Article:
The malaria drug hydroxychloroquine helped to speed the recovery of a small number of patients who were mildly ill from the coronavirus, doctors in China reported this week.
Cough, fever and pneumonia went away faster, and the disease seemed less likely to turn severe in people who received hydroxychloroquine than in a comparison group not given the drug. The authors of the report said that the medication was promising, but that more research was needed to clarify how it might work in treating coronavirus disease and to determine the best way to use it.
“It’s going to send a ripple of excitement out through the treating community,” said Dr. William Schaffner, an infectious disease expert at Vanderbilt University.
The study was small and limited to patients who were mildly or moderately ill, not severe cases. Like many reports about the coronavirus, it was posted at medRxiv, an online server for medical articles, before undergoing peer review by other researchers.
But the findings strongly support earlier studies suggesting a role for the drug, Dr. Schaffner said.
Scientists across the country were still in search of a cure for the coronavirus disease 2019, or COVID-19, on Tuesday, March 31, 2020. Clinical trials were underway as doctors tried to find a way to treat the deadly virus.
Marcus Zervos, infectious disease doctor for Henry Ford Health System, said they had seen success with hydroxychloroquine therapy in a number of COVID-19 patients. He said those given the drug were able to get off a ventilator and out of the hospital faster.
“The goal of therapy is to take patients that have shortness of breath, compromised respiratory status, that have pneumonia, and by treating them with hydroxychloroquine, prevent them from the complication of progression of infection, ending up in an intensive care unit or ending up on a ventilator," Zervos said.
Zervos said it typically took patients hospitalized with COVID-19 between two and four weeks to recover. He said hydroxychloroquine therapy was reducing that recovery time.
Novartis commits to donate up to 130 million doses of hydroxychloroquine to support the global COVID-19 pandemic response
Novartis announced today its commitment to donate up to 130 million doses of generic hydroxychloroquine to support the global COVID-19 pandemic response. Hydroxychloroquine and a related drug, chloroquine, are currently under evaluation in clinical trials for the treatment of COVID-19. Novartis is supporting ongoing clinical trial efforts, and will evaluate needs for additional clinical trials.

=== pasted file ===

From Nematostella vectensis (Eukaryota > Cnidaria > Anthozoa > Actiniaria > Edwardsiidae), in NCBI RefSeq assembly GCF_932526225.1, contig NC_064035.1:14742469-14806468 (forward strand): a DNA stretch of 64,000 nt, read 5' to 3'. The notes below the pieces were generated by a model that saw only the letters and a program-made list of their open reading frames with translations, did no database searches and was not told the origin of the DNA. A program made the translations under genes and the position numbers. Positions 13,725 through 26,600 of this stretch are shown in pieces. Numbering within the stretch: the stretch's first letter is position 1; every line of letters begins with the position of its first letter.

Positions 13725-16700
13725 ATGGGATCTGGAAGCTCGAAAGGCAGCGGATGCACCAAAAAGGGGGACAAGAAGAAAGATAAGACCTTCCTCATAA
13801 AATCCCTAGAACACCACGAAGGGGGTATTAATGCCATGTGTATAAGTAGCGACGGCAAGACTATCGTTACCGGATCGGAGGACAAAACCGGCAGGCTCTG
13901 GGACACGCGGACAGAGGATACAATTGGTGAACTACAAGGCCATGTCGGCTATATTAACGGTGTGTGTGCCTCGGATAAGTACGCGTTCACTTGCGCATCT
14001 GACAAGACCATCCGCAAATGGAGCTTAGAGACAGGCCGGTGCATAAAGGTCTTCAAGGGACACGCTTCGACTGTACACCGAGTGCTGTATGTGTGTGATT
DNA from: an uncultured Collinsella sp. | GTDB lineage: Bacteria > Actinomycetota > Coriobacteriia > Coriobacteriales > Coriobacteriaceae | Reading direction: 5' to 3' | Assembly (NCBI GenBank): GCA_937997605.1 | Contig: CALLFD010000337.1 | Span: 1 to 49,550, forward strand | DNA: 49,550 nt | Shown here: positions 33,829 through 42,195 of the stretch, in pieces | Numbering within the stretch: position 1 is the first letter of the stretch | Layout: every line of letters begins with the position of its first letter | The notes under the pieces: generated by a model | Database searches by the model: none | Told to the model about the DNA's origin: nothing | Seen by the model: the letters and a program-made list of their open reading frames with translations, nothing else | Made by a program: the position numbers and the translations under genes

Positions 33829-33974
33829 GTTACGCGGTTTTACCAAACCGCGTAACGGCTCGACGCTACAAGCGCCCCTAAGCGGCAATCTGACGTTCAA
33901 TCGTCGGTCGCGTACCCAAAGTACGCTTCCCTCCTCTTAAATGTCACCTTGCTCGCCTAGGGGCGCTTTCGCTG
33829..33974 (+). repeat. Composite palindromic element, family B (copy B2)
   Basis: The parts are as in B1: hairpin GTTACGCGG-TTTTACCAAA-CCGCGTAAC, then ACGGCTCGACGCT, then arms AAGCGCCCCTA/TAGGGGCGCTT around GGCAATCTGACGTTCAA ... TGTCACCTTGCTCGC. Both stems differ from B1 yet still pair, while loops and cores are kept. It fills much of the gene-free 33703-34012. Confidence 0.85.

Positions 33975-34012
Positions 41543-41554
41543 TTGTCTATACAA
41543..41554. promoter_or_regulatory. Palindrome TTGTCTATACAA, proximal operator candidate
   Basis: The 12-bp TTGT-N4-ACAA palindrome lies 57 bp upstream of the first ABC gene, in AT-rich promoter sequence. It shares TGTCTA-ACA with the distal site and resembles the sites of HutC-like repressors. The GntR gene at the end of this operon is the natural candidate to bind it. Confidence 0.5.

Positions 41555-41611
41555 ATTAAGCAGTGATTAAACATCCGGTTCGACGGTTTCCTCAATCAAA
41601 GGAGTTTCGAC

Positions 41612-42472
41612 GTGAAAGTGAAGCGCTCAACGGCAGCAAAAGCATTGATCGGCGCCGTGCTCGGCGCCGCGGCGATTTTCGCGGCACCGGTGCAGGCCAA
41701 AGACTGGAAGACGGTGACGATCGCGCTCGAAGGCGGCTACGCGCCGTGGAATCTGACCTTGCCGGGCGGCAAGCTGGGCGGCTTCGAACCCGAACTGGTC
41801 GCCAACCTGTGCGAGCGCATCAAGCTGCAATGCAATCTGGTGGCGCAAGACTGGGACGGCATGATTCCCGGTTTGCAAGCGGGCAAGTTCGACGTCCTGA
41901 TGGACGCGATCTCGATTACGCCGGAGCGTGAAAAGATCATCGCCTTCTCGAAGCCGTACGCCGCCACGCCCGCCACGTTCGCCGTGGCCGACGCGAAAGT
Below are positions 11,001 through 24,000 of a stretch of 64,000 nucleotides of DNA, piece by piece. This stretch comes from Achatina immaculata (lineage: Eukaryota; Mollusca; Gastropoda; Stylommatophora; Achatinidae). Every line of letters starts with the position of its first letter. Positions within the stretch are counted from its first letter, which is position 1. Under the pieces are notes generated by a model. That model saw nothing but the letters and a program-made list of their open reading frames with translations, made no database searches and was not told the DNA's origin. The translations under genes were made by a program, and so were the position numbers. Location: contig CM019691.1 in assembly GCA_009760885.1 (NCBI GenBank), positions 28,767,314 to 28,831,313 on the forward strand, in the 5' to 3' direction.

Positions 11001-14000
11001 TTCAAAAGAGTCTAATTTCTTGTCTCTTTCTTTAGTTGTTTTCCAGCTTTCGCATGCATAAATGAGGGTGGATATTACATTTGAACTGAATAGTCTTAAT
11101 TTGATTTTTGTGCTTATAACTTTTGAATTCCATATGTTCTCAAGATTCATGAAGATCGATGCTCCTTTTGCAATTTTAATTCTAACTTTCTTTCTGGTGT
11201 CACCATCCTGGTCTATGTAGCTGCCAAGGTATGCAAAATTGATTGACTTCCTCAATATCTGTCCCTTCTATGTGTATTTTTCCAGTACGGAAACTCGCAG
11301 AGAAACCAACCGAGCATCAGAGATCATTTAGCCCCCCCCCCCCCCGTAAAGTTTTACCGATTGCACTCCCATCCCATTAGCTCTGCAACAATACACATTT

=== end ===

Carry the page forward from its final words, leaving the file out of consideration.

When supported for use in COVID-19 infected patients by regulatory authorities, Novartis intends to donate up to 130 million 200 mg doses by the end of May, including its current stock of 50 million 200 mg doses. The company is also exploring further scaling of capacity to increase supply and is committed to working with manufacturers around the world to meet global demand.
Brazilian Hospital started using hydroxychloroquine to treat it's patients, more than 50 already recovered and off ventilators
The Prevent Senior health insurance network last week started the protocol for using hydroxychloroquine associated with azithromycin for patients with Covid-19. In an interview with O Antagonista , executive director Pedro Benedito Batista Júnior revealed that the treatment was successful in more than 50 patients. “Patients who entered therapy and were already intubating showed improvement and some have already been extubated. In the same way, we had more than 50 positive patients who were hospitalized, started treatment, symptoms were controlled and are now at home ”, he says. Batista Júnior considers that the tests are still in the beginning and it is too early to consolidate this treatment protocol. "When I have 1000 patients who are treated in this protocol, then we will compile the results, make a critical analysis of all factors, with all the exams of each person, in order to have a solid scenario."
Hydroxychloroquine is being snapped up by medical systems at more than twice the typical pace as U.S. hospitals seek to build large inventories in anticipation of the medication’s potential use in patients with Covid-19, the respiratory illness caused by the coronavirus.
Dr. William Grace from Lennox Hill Hospital told Laura Ingraham on her show last night that he has been prescribing Hydroxychloroquine to his patients with coronavirus. They have 100 patients and have had zero deaths after the use of Hydroxychloroquine.
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